Ask Wellington: Why is the irrigation ditch running through the CWU campus known as the “Ganges?”

8 Ganges

Good question. According to Central Washington University Library and Archives, the ditch has been called the “Ganges” since at least the early 1960s. Apparently, the name was concocted as a tongue-in-cheek reference to the ditch’s water quality, which reminded some students of the polluted Ganges River in India.

Over the years, some, however, have thought the name was disrespectful. Former CWU professor Mark Auslander noted in a 2014 article in The Observer, “the Ganges is the most sacred river in India. There’s a sneering tone when Americans use that term here about the irrigation canal.”

In one 1960s-era Campus Crier (precursor to today’s Observer student newspaper) article, Ellensburg pediatrician Dr. Rudolf Vernie, who operated the campus infirmary for more than a decade, studied the water of the Ganges and found that it contained traces of leptospirosis from cattle, tularemia (also known as Rabbit Fever), tetanus, streptococcus, typhoid fever, and Bacillus coli. Of the latter, the paper said, “Bacteria count should be not more than 1:100 ratio for swimming, the Ganges is in a ratio of 1:12,000.”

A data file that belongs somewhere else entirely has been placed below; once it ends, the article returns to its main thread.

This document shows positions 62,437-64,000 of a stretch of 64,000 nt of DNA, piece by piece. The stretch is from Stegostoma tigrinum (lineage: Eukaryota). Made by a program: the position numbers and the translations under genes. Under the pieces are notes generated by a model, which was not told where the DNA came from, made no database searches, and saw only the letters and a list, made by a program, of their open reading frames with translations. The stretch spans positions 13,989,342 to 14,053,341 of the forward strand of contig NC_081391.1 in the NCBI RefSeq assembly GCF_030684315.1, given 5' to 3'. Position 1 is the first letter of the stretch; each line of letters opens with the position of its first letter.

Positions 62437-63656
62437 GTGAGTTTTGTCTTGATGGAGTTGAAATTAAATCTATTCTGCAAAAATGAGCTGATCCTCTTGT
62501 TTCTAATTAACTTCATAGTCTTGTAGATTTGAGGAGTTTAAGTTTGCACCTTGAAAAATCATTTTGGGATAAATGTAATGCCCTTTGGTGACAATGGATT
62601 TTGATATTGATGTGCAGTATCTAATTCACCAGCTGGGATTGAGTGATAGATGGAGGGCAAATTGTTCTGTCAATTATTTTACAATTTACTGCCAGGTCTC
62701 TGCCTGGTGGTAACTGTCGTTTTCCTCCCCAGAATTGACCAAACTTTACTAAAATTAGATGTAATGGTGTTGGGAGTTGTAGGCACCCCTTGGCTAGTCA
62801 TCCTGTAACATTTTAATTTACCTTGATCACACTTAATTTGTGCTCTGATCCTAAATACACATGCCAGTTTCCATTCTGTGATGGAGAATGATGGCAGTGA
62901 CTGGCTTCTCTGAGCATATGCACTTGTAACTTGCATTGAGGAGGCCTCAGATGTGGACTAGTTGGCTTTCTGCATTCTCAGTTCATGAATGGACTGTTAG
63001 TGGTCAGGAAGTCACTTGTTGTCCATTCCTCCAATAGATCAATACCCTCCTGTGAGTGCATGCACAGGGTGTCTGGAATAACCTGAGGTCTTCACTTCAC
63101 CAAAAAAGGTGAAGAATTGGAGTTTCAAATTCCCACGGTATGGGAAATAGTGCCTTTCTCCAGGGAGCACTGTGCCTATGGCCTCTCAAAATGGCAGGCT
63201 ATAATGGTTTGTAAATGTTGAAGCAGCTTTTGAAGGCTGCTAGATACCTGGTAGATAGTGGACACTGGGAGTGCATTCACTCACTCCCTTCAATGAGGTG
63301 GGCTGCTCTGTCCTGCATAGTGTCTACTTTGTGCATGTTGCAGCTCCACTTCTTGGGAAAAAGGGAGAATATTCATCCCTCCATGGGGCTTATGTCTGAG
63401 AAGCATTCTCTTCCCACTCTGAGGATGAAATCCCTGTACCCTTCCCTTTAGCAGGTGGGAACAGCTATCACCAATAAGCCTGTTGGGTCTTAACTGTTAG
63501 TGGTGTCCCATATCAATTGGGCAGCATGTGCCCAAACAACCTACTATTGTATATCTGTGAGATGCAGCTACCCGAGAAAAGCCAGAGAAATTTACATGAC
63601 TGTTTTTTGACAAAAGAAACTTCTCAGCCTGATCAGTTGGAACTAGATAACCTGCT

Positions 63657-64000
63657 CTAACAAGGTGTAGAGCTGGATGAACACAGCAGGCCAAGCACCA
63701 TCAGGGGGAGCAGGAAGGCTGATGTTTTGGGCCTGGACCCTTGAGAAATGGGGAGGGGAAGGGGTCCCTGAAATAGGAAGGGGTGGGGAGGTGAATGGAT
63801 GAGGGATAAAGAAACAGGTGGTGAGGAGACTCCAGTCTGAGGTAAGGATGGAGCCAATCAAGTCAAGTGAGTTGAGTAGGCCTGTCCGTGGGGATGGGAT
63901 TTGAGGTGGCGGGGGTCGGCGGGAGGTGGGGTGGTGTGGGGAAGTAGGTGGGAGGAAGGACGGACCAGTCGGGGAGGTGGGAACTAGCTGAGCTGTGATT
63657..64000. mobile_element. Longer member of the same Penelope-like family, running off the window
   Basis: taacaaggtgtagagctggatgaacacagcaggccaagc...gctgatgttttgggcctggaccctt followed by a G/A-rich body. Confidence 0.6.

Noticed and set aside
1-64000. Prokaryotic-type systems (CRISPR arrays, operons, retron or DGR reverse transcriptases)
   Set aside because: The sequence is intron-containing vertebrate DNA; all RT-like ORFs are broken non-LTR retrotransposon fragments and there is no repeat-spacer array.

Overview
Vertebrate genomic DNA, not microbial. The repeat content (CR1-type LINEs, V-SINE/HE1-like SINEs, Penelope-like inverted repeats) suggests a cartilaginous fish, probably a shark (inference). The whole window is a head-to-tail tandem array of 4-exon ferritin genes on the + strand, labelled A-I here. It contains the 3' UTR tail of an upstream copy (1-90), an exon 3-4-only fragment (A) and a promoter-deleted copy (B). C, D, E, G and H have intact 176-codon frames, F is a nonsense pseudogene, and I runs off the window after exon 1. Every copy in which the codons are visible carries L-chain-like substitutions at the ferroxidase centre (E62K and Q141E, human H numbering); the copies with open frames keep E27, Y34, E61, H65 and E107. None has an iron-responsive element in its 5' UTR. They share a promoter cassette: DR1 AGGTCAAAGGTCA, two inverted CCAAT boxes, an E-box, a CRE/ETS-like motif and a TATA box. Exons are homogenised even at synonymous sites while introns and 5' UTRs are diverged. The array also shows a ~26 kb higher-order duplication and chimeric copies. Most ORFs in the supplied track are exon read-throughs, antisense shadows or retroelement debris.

The ditch’s original name was the Ellensburg Town Canal or Town Ditch. It was dug in 1885-1889 to irrigate some 7,000 acres of farm land. The ditch, now officially called the Ellensburg Water Company Canal, stretches from the Yakima River, just south of Thorp, then south, through CWU and Ellensburg, and ends near Thrall Road.

In addition to naming the campus portion of the ditch, Central students over the years have attempted to jump across its span, which can be challenging. Others have floated down the canal in innertubes. In a 1961 Hyakem yearbook, there is also mention of how getting dunked in the canal is part of an initiation for new student residents of Montgomery Hall. (Yuck!)

In recent years, student groups, such as the Green Thumb Ganges, have conducted annual canal clean-ups, usually in the spring, to remove debris and litter from the waterway.

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